Naval Facilities Engineering Systems Command

NAVFAC Marianas Develops Workforce Through Student Internship Program

08/14/18 12:00 AM

NAVFAC Marianas Develops Workforce Through Student Internship Program

By Frank Whitman, Naval Facilities Engineering Command Marianas Public Affairs

ASAN, Guam (NNS) -- Twenty-five college students spent their 2018 summer break getting valuable hands-on work experience as paid interns in the Naval Facilities Engineering Command (NAVFAC) Marianas Summer Hire Program.

Beginning May 29, the interns, mostly engineering and business students, reported for standard eight-hour workdays and were mentored by NAVFAC Marianas personnel in offices throughout the command. The Summer Hire Program is part of an ongoing initiative by NAVFAC Marianas to support education in Guam and help grow a strong local workforce.

Mentors in the program shared their professional knowledge and experience to serve as positive professional role models for the students as they make decisions about their post-graduation careers. Mentors also help the Navy identify particularly competent students to be recruited for future employment by the Navy, which is considered a choice employer.   

“The Summer Hire Program is a great opportunity to get college students who have mad skills a peek at potential opportunities in careers with NAVFAC,” said NAVFAC Marianas Business Director Dr. Sam Roundtree. “This program will allow us to continue grooming a pool of local candidates here and to continue a pretty rich legacy of being able to provide facility engineering and products and services to the Department of Defense components on island as well as the local community.”

In addition to learning about career opportunities with the Navy, students said the program helped them see the practical aspects of their studies.

“This is different from what we learn in the classroom,” said Mary Catherine Wiley, a third-year University of Guam (UOG) accounting student from Palau who was one of four interns assigned to the NAVFAC Marianas Asset Management Department. “It’s really hands-on. I’ve learned so much; I just want to take it all in.”

Of the 25 summer hires, six listed their majors as being in engineering disciplines.

“I wanted to make sure that the engineering students actually experienced engineering,” said NAVFAC Marianas Chief Engineer Arlene Aromin who oversaw the mentoring of several interns.

University of Hawai’i mechanical engineering student Kevin Singeo, a summer hire in the Capital Improvements Department, said he benefited from the interaction with the NAVFAC engineers. “It’s really good just being around other engineers,” he said. “I wanted experience in mechanical engineering - reading plans and looking at ducts and HVAC systems. My mentor is a mechanical engineer, so I’ve been learning a lot.”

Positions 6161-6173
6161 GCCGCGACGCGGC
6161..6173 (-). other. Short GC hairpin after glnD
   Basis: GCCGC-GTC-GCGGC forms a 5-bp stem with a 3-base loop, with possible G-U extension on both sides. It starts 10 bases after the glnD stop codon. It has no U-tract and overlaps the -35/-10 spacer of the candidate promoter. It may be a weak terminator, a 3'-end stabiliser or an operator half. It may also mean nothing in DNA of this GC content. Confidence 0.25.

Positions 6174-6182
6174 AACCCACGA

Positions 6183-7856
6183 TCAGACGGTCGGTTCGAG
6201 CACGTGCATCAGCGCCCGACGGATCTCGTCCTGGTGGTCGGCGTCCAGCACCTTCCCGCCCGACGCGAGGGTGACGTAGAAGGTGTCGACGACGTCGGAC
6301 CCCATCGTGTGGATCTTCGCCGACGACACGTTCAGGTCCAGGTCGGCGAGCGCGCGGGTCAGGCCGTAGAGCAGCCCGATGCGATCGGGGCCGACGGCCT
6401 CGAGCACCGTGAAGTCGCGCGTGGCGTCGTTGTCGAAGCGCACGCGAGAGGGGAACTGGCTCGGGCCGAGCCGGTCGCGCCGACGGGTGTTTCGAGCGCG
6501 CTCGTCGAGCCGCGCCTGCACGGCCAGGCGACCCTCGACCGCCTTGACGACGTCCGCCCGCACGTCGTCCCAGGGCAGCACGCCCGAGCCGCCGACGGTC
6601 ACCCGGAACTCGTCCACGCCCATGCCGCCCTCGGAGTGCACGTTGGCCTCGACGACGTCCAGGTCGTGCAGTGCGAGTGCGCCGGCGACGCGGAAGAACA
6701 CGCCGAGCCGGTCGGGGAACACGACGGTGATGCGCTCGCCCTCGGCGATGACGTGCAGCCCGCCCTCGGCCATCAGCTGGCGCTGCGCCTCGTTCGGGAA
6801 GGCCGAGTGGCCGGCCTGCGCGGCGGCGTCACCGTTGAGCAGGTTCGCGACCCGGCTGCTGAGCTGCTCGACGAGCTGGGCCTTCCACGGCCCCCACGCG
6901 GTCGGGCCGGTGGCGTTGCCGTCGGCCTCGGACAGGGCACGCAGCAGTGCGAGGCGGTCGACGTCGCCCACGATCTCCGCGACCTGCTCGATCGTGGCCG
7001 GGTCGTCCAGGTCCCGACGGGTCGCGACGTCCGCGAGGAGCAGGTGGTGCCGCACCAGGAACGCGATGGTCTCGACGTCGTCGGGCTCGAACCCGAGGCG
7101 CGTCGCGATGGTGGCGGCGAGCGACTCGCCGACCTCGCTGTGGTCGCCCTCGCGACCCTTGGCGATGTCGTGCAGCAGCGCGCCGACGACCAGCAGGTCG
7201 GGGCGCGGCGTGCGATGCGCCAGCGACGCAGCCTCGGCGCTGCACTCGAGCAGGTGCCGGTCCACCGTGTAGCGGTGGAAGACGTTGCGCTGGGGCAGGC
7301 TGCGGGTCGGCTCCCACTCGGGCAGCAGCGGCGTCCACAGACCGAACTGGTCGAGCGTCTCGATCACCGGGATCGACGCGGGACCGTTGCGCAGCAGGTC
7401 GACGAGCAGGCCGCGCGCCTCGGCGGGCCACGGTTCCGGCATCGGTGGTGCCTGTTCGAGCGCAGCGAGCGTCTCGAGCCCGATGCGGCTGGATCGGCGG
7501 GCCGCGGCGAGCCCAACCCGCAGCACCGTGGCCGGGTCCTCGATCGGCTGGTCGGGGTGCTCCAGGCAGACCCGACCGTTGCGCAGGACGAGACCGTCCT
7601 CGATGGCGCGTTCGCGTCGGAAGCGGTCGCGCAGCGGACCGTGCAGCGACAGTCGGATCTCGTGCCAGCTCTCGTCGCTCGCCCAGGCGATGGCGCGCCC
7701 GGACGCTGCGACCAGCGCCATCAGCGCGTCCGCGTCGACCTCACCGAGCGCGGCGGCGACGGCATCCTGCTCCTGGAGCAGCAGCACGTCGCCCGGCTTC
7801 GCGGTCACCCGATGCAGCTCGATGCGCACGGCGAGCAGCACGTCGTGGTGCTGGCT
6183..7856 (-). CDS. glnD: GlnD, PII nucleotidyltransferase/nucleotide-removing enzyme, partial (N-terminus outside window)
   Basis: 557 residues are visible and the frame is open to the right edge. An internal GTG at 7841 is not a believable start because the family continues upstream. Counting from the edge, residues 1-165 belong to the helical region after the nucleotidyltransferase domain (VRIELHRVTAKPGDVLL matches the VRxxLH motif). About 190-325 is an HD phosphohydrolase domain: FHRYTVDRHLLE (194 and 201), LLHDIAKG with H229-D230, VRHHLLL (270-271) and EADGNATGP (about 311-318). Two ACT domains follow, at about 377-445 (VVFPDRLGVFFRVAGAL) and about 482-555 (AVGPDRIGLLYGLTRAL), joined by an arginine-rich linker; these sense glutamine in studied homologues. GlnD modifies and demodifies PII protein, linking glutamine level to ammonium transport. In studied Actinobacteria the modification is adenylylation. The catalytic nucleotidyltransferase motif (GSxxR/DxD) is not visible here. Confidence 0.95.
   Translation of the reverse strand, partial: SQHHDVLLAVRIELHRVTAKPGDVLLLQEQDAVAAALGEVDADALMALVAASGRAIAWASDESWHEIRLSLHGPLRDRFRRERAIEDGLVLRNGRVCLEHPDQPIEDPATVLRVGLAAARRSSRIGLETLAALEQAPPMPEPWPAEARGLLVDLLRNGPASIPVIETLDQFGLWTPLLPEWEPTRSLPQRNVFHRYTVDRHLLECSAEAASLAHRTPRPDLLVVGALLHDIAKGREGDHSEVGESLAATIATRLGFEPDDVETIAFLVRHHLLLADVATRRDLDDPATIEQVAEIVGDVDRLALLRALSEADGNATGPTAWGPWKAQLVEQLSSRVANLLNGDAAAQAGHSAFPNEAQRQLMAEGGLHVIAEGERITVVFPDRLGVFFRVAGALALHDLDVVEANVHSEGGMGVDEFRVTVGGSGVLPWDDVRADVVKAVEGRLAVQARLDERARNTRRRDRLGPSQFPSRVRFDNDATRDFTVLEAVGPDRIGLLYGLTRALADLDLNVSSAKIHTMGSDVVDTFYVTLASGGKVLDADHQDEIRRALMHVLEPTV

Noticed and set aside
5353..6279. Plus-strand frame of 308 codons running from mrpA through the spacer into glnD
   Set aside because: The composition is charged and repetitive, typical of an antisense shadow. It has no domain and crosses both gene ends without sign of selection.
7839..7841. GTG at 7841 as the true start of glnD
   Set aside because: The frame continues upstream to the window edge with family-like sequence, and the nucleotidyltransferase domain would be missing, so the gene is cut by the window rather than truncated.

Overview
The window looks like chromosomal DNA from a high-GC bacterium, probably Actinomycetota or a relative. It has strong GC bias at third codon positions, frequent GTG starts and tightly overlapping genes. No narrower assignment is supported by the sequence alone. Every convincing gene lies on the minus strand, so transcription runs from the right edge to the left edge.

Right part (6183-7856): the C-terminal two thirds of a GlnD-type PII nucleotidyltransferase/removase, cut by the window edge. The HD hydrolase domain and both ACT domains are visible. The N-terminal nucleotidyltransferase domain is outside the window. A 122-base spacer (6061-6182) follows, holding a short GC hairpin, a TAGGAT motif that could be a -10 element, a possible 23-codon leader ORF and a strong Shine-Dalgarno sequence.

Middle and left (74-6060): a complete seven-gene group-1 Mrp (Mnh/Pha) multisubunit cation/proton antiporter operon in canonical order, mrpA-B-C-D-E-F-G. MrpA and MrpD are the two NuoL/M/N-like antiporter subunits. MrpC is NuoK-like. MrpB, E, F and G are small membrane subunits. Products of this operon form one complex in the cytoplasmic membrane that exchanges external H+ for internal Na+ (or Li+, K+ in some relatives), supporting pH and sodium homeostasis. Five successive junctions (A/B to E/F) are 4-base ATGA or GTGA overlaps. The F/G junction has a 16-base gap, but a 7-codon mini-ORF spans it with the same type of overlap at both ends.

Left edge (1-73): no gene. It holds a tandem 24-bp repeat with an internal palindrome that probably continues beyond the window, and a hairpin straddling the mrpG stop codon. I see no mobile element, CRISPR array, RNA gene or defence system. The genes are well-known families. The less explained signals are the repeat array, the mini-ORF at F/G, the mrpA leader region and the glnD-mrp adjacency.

Several of the students in the Summer Hire Program said that in addition to the hands-on practical work experience, the program gave them insight into working for the Navy and influenced their career plans.

“Once I finish school, hopefully one day I’ll move home (to Guam) and help better the island,” said summer hire Anaka Bamba Muna, a civil engineering major at Las Positas College in Livermore, California who was born in Guam where she lived until she was in high school. “The ultimate goal is to make myself useful to my home. I would definitely consider NAVFAC as somewhere to apply for a job.”

Environmental Department summer hire Candice Arceo, who is studying for her master’s degree in environmental science at UOG, applied for the Summer Hire Program because she hopes to work for NAVFAC Marianas after she receives her degree.

“I thought it would be a good idea to work as an intern, make contacts, network and get some experience,” she said. “I’m learning a lot about environmental compliance and regulation side, updating permits, how we keep track of making sure everything is compliant with EPA.”

A unique niche in the NAVFAC Environmental Department was filled by Roke Calvo, a fine arts major at UOG. “We have a lot of technical people in our office,” said Supervisory Environmental Protection Specialist Rolfe Banes, Calvo’s mentor. “Details are probably our strong suit, but getting a simple message across to the widest audience possible is not the easiest thing for our technical folks. So merging Roke’s talent set with our information and getting it out was an effective way to introduce him to NAVFAC and to what NAVFAC does.”

Calvo helped design and produce flyers and similar materials to educate the public about endangered and invasive species. “NAVFAC is not just engineers and scientists,” Banes said. “We have a lot of people that have different talent sets that ultimately help us meet our customers’ requirements. Even though it didn’t seem like a straightforward fit at first, a visual artist is someone who can advance our support for our customers.”

Aromin said she knows firsthand the impact a summer hire program can have. “I was in a summer intern program while attending college in the U.S. mainland,” she said. “That experience helped me decide to come home after graduation and work on island. I’m still here 25 years later. If we show the students there are competitive, rewarding jobs on island, they will come back or stay to serve the island.”


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